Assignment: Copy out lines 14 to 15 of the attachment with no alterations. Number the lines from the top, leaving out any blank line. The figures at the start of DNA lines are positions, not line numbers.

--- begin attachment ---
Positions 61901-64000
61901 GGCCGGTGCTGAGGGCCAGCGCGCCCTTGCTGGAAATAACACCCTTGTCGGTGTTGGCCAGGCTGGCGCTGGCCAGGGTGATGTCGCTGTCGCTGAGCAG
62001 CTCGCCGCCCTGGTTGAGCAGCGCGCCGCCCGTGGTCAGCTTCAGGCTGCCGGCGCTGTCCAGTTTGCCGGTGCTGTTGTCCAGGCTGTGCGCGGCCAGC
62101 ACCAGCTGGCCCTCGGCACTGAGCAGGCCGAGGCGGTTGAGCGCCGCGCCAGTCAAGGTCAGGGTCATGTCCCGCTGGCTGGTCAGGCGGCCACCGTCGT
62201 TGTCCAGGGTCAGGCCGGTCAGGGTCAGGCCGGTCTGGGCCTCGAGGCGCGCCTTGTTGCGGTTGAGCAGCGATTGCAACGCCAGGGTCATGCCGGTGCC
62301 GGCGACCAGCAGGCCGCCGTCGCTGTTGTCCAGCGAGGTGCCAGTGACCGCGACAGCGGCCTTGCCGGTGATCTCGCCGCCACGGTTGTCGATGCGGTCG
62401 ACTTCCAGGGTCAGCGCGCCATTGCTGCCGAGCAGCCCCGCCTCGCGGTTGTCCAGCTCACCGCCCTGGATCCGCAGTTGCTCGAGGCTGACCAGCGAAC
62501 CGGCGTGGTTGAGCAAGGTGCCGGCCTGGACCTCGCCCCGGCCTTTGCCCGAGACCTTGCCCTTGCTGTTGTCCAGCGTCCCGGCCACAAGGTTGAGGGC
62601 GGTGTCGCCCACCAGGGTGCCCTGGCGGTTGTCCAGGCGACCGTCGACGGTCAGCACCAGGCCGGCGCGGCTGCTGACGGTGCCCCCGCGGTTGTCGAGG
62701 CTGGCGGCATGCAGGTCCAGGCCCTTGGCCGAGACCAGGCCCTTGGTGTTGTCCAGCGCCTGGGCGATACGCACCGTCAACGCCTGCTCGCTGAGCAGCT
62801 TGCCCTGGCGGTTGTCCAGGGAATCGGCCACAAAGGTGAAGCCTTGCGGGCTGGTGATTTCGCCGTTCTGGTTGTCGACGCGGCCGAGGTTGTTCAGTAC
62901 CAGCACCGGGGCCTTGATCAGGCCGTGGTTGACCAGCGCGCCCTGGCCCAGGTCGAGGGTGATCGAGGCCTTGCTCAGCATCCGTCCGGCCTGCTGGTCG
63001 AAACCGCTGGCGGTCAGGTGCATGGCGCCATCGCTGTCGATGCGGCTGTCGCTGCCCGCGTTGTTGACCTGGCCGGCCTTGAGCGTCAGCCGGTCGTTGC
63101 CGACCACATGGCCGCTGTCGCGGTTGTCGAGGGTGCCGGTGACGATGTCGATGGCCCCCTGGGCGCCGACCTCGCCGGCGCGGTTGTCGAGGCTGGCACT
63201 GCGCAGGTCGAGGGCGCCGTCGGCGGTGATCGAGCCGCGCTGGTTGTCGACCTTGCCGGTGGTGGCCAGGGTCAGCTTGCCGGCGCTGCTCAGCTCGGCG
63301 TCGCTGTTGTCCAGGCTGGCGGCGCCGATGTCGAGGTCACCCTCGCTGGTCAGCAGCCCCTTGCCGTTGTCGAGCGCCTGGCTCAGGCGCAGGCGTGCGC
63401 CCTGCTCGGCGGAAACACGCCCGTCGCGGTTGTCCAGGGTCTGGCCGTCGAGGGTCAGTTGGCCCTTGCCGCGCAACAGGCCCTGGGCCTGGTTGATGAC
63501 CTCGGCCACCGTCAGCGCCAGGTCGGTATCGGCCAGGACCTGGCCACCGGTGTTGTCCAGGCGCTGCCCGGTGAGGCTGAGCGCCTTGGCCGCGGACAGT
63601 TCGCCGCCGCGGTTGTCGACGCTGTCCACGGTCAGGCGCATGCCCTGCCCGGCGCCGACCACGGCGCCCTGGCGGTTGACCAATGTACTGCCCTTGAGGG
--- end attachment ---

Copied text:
63101 CGACCACATGGCCGCTGTCGCGGTTGTCGAGGGTGCCGGTGACGATGTCGATGGCCCCCTGGGCGCCGACCTCGCCGGCGCGGTTGTCGAGGCTGGCACT
63201 GCGCAGGTCGAGGGCGCCGTCGGCGGTGATCGAGCCGCGCTGGTTGTCGACCTTGCCGGTGGTGGCCAGGGTCAGCTTGCCGGCGCTGCTCAGCTCGGCG